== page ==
Saint for the day: Peter Julian Eymard (February 4, 1811 – August 1, 1868)
Exodus 40:16-21, 34-38 – Psalm 84 – Matthew 13:47-53
“Bless the Lord, O my soul and never forget all his benefits.” Ps. 103
Today we come to the end of our trek through Exodus and are given a description of the ‘dwelling place of God’ who is always with us on our journey. We are also reminded, once again, of one of the images of ‘the Kingdom of Heaven’ in a repeat of the parable of the “Kingdom” using the image of a great dragnet in the sea. Then, this passage ends with the words, “…[we should be like] the head of the household who brings out of his storeroom things both old and new.”
While the Israelites were wandering in the wilderness they constructed a portable ‘sanctuary’ for the Ark but we know that eventually they ‘settled’ and constructed Solomon’s Temple. Maybe they were thinking, “that was old: this is new!”
When Jesus uses those words I think he means that we should always be able to both look back – to see where we’ve come from – and look ahead to where we are going. Again: not either or but both and. There is a growing movement within our Church by some people to go back – not in the sense of ‘remembering’ but in the sense of saying ‘that was the golden age and we should never have left it.’ This is not what is meant when Jesus says these words. The Israelites not only had to leave Egypt. They had to enter into the promised land. Now we’re back to Moses first encounter with God who says, “I AM” Not, “I WAS” or “I WILL BE” but “I AM” [with you till the end of the age.] When the Israelites got settled (out of the wilderness) they didn’t continue to build a “tent” to house God’s presence but, instead, built the Beautiful Temple in Jerusalem. How do we get on that thin line of remembrance (of where we’ve come from) but always with the thought that we are still ‘on the way.’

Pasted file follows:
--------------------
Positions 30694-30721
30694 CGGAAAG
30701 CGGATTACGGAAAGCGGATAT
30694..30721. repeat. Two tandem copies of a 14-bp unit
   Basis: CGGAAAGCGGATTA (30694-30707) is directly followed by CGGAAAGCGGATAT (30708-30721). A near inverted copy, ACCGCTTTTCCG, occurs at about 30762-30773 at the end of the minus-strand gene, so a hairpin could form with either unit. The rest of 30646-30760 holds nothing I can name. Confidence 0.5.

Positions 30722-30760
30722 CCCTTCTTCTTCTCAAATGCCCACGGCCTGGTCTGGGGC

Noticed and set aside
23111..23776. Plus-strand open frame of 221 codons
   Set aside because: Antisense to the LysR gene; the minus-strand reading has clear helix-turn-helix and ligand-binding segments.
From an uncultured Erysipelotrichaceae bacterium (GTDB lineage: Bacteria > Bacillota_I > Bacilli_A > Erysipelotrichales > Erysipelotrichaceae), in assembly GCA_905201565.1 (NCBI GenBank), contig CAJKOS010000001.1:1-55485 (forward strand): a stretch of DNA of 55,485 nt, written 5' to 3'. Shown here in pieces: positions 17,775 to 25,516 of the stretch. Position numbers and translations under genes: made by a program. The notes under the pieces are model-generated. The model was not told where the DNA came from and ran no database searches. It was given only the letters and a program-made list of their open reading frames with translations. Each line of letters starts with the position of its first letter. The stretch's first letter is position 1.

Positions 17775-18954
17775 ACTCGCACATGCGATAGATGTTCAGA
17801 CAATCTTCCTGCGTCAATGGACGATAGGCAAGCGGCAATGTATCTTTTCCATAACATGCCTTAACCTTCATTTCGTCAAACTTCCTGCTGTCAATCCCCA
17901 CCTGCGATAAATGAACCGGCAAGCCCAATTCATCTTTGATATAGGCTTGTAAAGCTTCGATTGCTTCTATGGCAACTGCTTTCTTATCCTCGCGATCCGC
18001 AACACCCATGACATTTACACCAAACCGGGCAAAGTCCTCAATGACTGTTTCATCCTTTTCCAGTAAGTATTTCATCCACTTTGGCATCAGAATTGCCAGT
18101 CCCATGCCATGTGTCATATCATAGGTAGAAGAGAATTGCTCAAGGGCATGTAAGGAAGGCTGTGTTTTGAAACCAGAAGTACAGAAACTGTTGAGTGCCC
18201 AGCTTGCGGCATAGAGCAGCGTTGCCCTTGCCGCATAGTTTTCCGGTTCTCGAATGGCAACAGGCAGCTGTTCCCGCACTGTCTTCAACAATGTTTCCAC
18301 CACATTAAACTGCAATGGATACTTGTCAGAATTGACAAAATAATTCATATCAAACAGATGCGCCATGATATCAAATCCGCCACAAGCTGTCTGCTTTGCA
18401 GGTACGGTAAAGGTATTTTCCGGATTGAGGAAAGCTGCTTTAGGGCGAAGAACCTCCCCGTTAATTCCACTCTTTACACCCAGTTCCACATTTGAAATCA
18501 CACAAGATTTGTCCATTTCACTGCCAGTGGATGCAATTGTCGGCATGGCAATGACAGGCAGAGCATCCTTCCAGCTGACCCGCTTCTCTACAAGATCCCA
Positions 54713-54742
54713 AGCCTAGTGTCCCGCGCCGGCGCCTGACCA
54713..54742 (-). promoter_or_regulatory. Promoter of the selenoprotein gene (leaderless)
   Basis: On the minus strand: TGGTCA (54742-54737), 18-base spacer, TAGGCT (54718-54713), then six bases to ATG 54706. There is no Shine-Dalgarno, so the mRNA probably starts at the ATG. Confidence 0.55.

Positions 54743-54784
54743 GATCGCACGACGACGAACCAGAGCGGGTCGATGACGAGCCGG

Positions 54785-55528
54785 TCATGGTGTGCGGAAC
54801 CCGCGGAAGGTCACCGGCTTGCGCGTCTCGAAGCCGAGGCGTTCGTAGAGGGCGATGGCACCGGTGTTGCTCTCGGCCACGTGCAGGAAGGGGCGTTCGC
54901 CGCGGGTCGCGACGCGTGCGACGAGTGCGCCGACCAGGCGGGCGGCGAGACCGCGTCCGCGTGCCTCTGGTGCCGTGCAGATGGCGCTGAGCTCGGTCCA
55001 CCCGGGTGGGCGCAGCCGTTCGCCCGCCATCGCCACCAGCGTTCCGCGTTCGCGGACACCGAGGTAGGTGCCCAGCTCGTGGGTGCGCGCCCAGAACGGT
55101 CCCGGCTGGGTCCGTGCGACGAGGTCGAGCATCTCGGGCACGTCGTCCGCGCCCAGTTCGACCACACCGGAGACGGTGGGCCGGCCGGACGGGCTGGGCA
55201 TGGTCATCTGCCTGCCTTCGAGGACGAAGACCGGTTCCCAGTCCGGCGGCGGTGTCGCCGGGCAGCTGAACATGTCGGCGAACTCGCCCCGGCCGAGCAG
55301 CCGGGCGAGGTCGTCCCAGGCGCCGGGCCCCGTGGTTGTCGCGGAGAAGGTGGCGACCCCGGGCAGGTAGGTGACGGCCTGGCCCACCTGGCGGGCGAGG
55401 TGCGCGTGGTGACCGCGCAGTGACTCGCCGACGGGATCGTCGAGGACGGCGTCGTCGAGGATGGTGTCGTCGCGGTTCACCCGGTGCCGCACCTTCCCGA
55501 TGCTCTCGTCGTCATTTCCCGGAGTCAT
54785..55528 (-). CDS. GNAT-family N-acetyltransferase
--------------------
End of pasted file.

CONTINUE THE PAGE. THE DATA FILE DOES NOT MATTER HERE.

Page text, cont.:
We can never forget where we’ve come from and all the ways that God has watched over our journey and blessed us. And we can never forget that he promised to be with us till the end of time. How do we get to that point where we can say, like the disciples on the road to Emmaus, “Were not our hearts burning within us as we recognized Jesus?” Amen!